Fresh from a re-reading of Plato's dialogues, recently I dove into Jo Walton's Thessaly trilogy (The Just City, The Philosopher Kings, and Necessity), a speculative epic set in a society consistent with Plato's Republic. It's an enjoyable, thought-provoking blend of science fiction, ancient Greek myth, and Platonic philosophy. Although I recommended Walton's trilogy if you like philosophical novels, I do take issue with several aspects of her story.
First, Walton presents Socrates as a staunch advocate of democracy and the common man (since this is SF, even the common robot!). Yet, as I.F. Stone well relates in The Trial of Socrates, Socrates, despite his rather humble origins, was an unapologetic elitist who consistently pressed for an aristocratic or autocratic form of government in Athens, even when that devolved into a violent dictatorship under the Thirty Tyrants (led, I might add, by Critias, student of Socrates and cousin of Plato).
Second, Walton's several narrators repeatedly assert that over thousands of years Plato was the only thinker to have considered women capable of philosophy. It's true that Plato took on a few female students in the Academy, such as Axiothea of Phlius and Lastheneia of Mantinea. Yet, several generations after Plato, Epicurus opened his philosophical community completely to women and that tradition continued throughout the wider Epicurean movement in Greece and Rome for many hundreds of years; female philosophers with Epicurean commitments included Pompeia Plotina, a Roman Empress and the wife of Roman Emperor Trajan (who reputedly chose Trajan's successor Hadrian, who in turn chose Marcus Aurelius, perhaps the only true philosopher king in history, as Emperor). That's a lot more than Plato and the later Academy have to show for themselves.
Third, Walton has a few of her characters cast aspersions at Aristotle for his opinions about women and slaves. (How these characters could have known about Aristotle's philosophy is unclear, because no doubt his works would have been on the proscribed list in her Just City, as Aquinas and many others were.) Now, I find Aristotle's views on women deplorable and unjustified, even though apparently he treated the women in his own life quite well (read his last will and testament sometime). What he really thought about servitude (the economic foundation of the ancient world) is less clear - some scholars have argued that his criteria for being a "natural slave" (e.g., the complete lack of foresight) are such that almost no human would qualify, and we do know that he was opposed to accidental servitude such as being enslaved because of war or conquest. Furthermore, some of the adjustments that the residents of the Just City make, such as allowing marriages and families, directly oppose Plato's instructions in the Republic and align with Aristotle's criticisms of Plato. And Aristotle advocated democracy, which is more than you can say for Socrates and Plato.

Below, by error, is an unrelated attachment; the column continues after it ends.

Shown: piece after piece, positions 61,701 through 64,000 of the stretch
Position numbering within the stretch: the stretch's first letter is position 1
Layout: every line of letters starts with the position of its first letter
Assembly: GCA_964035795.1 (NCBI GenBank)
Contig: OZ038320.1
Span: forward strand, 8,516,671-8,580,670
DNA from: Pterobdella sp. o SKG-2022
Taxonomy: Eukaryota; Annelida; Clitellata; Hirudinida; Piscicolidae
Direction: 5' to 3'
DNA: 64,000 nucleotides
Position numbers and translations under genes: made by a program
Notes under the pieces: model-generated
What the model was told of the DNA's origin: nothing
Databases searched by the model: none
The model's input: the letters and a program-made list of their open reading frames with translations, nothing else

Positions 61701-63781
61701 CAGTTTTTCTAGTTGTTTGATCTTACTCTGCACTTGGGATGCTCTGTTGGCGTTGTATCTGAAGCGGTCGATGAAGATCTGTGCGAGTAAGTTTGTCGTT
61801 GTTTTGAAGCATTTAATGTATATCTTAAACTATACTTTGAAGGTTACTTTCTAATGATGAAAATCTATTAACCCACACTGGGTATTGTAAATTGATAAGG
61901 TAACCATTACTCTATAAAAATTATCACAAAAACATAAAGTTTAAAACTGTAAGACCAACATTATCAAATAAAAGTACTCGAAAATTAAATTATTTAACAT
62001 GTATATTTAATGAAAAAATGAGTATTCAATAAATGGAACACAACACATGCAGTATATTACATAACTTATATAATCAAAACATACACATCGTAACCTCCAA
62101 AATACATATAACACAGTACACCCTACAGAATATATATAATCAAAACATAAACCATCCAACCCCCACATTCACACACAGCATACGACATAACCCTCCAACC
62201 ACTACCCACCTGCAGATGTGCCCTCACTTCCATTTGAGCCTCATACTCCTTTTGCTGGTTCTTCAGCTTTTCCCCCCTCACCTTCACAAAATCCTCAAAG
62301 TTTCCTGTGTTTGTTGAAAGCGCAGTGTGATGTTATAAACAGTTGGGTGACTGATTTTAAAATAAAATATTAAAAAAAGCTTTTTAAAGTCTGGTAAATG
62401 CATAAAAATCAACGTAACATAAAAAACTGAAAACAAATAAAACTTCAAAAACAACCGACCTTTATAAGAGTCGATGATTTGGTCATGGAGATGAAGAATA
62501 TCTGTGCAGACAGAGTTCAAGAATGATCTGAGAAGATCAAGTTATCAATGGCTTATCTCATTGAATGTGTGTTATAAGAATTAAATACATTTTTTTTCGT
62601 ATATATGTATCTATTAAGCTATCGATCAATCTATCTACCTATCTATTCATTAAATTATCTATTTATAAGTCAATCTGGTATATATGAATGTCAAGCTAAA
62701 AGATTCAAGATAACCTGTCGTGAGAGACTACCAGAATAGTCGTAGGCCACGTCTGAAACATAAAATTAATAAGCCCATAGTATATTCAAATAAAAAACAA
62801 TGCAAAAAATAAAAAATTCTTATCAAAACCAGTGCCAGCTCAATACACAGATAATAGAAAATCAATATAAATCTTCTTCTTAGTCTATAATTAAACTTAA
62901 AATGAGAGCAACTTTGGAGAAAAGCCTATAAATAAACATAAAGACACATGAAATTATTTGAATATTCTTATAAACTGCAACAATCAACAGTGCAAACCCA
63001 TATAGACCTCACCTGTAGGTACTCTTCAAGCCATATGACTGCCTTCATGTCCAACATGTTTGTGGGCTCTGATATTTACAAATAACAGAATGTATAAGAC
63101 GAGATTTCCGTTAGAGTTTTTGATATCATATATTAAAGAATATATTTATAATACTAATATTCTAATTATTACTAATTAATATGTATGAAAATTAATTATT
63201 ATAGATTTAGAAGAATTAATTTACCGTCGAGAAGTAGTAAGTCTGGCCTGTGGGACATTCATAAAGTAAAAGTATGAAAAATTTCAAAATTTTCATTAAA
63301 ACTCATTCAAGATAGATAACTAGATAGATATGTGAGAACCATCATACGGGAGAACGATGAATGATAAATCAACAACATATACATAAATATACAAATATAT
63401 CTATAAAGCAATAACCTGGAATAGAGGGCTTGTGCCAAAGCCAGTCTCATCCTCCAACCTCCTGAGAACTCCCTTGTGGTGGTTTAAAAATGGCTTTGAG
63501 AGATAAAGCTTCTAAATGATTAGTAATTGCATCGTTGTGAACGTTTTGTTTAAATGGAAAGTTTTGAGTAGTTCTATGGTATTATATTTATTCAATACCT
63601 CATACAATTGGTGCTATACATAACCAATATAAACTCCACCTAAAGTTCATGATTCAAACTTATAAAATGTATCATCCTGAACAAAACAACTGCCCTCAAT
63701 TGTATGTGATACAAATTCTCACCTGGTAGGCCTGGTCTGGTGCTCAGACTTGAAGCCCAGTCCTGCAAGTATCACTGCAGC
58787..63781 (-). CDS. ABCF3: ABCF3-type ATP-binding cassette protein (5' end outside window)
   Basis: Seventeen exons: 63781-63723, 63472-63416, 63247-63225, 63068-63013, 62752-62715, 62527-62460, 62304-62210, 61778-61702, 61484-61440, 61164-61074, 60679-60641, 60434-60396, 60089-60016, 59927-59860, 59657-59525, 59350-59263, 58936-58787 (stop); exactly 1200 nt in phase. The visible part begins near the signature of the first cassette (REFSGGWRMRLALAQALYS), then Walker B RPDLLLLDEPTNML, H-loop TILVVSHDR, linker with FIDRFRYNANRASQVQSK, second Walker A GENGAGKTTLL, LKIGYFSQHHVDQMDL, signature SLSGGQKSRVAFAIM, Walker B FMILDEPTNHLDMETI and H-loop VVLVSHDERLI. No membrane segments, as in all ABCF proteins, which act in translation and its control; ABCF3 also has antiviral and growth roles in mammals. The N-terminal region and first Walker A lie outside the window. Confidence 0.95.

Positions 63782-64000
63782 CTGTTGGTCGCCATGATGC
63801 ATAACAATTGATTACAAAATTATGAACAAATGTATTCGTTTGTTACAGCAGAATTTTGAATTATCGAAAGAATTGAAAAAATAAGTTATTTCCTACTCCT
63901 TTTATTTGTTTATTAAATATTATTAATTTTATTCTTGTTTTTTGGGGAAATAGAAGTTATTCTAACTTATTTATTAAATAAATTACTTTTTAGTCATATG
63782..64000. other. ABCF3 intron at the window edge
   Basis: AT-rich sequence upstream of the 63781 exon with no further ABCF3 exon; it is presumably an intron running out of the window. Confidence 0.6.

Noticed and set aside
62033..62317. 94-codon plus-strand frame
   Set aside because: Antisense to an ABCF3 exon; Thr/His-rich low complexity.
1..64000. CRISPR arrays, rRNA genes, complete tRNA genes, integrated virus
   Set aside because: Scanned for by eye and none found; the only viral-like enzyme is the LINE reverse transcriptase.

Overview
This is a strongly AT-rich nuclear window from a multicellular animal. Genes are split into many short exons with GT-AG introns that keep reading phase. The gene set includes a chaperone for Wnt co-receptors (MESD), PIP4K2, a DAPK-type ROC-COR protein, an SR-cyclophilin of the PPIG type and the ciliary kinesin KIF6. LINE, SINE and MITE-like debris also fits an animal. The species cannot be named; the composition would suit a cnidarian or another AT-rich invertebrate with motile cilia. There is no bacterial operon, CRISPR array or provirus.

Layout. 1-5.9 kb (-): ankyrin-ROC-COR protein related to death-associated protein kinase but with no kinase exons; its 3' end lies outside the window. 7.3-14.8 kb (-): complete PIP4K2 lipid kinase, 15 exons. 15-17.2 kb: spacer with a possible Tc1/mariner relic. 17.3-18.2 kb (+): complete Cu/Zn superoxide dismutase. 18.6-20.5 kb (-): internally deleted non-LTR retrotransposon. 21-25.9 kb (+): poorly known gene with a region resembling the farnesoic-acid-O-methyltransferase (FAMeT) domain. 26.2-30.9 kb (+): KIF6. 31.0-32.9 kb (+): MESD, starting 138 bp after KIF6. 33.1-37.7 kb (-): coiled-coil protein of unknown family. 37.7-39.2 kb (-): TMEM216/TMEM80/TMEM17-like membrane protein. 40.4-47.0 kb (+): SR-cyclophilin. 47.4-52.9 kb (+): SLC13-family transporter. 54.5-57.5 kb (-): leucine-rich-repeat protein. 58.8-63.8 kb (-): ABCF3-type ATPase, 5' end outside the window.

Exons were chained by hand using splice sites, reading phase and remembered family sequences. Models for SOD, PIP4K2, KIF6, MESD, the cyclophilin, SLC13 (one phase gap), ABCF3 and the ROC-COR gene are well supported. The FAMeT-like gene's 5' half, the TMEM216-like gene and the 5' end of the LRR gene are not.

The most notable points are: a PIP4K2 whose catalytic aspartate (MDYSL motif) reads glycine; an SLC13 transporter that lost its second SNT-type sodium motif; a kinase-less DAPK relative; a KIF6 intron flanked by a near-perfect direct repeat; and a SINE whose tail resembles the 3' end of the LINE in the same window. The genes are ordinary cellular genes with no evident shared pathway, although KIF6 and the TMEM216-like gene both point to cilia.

Finally, these are the only novels I know of that would have been banned in the ideal society they depict, for they show the gods acting in ways that Plato would not have sanctioned. I find that ironic and perhaps even self-contradictory.
Even so, Walton's trilogy is well worth reading.
Peter Saint-Andre > Journal